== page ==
The Maasai have not benefited from the westernization of Tanzania. Still nomadic today, they used to roam all over the Serengeti, Ngorongoro, up into Kenya and down into central Tanzania. However, their territory has been reduced dramatically over the last 100 years. First, by the Germans and British who kicked them out of the Serengeti and Central Tanzania, and then by the Tanzanian government who limited them to the Ngorongoro Conservation Area only. How do you incentivize a nomadic tribe to opt into your economy? One way is to force them by taking away their water. There was a time when you could see them in Ngorongoro Crater but since the seventies they have no water rights to the lake there and their cattle cannot stay over night. Their herds of cattle ate tons of grass and reduced the amount of wild herds e.g. wildebeest and zebras, which in turn reduced the predator population and therefore safari-goers, money, etc. Now, the Maasai have to pay for water—and, indeed, ‘sell their culture in order to survive.’
I learn later that we could have haggled and gotten a lower price. I met some folks who proudly told me that they got the same treatment for $12. Did we see a $50 show? No, but we did glimpse contemporary Tanzania at perhaps its most incongruous angle. A tribe largely uninterested in ‘Tanzania,’ the sovereign state, working increasingly mobile and curious tourists on as favorable terms as they can. “… [This is]…the irrationality of the various statehoods imposed on Africa…that, for example makes ‘Kenyans’ out of one half of the Masai [sic] and ‘Tanzanians’ out of the other,” writes Shiva Naipaul about 1970’s Africa. This morning, we were witness to this irrationality or, perhaps, absurdity as it exists in 2012. The absurdity of having to simplify your culture into some ‘authentic’ form for tourists hunting after mementos, anecdotes, and perspective—the irrationality of thinking you can know someone else after an hour.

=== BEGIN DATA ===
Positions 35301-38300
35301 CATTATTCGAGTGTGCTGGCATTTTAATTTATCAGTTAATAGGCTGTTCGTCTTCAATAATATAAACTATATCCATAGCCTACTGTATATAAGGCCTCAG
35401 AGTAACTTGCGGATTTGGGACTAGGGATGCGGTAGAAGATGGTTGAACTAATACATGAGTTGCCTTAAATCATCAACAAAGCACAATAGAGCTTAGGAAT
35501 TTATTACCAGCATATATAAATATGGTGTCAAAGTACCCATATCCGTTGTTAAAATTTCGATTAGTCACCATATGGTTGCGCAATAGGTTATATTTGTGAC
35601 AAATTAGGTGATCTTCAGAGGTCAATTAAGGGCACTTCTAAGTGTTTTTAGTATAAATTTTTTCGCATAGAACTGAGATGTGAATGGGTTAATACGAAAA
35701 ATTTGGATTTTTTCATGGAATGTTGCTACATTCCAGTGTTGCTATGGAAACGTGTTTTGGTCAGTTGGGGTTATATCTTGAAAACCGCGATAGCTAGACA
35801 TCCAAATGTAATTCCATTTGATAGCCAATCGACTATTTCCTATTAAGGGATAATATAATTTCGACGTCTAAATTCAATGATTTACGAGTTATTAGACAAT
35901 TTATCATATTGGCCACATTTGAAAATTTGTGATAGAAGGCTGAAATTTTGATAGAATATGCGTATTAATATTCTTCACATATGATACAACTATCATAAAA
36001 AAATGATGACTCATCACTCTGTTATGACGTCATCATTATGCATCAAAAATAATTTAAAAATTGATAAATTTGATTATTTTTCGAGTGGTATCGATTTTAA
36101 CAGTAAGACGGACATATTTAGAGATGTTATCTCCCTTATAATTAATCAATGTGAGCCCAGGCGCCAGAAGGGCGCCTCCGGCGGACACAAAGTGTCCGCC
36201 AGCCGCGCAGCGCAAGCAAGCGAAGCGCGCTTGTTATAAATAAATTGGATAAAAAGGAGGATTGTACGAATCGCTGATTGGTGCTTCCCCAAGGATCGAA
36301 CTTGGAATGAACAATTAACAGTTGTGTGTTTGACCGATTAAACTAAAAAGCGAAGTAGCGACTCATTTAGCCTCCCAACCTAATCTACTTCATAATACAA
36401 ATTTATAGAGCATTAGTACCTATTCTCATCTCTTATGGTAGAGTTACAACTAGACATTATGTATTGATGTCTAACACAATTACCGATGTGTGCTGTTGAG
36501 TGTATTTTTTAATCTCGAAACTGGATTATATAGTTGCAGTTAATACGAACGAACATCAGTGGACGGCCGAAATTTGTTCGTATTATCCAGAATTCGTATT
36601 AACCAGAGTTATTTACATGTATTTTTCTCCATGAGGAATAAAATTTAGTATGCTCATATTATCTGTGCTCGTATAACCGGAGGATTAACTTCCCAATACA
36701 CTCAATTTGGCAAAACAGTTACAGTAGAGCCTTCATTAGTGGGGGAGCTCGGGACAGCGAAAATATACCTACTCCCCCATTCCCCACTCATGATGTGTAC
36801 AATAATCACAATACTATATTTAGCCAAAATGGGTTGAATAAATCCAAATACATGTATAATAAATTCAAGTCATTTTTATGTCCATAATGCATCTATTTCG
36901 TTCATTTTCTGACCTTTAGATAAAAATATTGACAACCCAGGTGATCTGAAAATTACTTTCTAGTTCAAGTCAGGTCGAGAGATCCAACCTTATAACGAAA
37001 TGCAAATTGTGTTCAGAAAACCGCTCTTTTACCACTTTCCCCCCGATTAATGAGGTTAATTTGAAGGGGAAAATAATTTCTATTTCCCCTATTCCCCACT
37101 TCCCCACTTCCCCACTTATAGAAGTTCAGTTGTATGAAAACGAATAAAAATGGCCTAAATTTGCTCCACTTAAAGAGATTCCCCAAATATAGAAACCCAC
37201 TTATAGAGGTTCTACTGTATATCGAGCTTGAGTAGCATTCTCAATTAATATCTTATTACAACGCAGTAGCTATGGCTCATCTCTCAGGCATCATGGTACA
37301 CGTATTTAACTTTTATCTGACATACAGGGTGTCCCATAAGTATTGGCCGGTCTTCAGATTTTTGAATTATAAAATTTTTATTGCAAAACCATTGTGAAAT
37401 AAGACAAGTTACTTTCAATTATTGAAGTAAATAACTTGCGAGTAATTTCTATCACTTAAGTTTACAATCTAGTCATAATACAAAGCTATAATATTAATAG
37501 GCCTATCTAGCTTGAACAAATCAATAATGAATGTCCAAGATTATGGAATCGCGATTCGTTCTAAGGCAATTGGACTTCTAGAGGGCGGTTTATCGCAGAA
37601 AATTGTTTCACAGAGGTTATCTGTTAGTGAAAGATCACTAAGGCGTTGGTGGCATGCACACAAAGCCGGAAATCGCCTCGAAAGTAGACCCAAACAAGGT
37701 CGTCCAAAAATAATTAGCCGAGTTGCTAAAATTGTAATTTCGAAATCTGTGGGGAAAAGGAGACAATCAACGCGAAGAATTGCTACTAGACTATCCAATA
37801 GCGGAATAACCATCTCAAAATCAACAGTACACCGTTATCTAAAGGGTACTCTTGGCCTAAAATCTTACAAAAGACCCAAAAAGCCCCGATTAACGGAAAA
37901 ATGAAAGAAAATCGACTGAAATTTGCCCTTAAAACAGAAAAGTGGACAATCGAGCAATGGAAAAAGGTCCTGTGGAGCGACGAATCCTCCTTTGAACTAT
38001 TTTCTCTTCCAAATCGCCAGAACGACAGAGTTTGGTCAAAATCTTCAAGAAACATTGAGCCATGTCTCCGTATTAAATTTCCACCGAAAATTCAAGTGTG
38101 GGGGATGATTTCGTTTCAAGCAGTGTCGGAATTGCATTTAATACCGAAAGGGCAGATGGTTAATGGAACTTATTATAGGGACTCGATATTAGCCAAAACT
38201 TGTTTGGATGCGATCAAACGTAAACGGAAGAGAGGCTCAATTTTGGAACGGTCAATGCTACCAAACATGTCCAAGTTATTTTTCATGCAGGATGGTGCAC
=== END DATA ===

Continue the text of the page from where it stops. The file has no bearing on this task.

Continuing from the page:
1 p.m. A friend once told me that he loved returning to his hometown in West Texas because the sky is so big and the land so flat that he remembers how unimportant he is in the scheme of things. Driving into the eastern Serengeti gave me a similar feeling. The gravel road cutting through the unnervingly flat green plain. Deep blue sky stacked on top. The occasional outcroppings of rock and trees (without which we can’t mark our progress.) The big rainy season-sized clouds (without which we wouldn’t feel the shape of the sky). And, of course, the animals. Far away pairs of ostriches. Giraffe families. Zebras herds. Gazelles. I don’t feel unimportant so much as I feel like one fast, armored animal among many different kinds—as entitled to this place as they are. (For shame, that we forget that.) We’re zipping along in a big car, the windows are down, my mom says she feels like she’s water skiing and its awesome.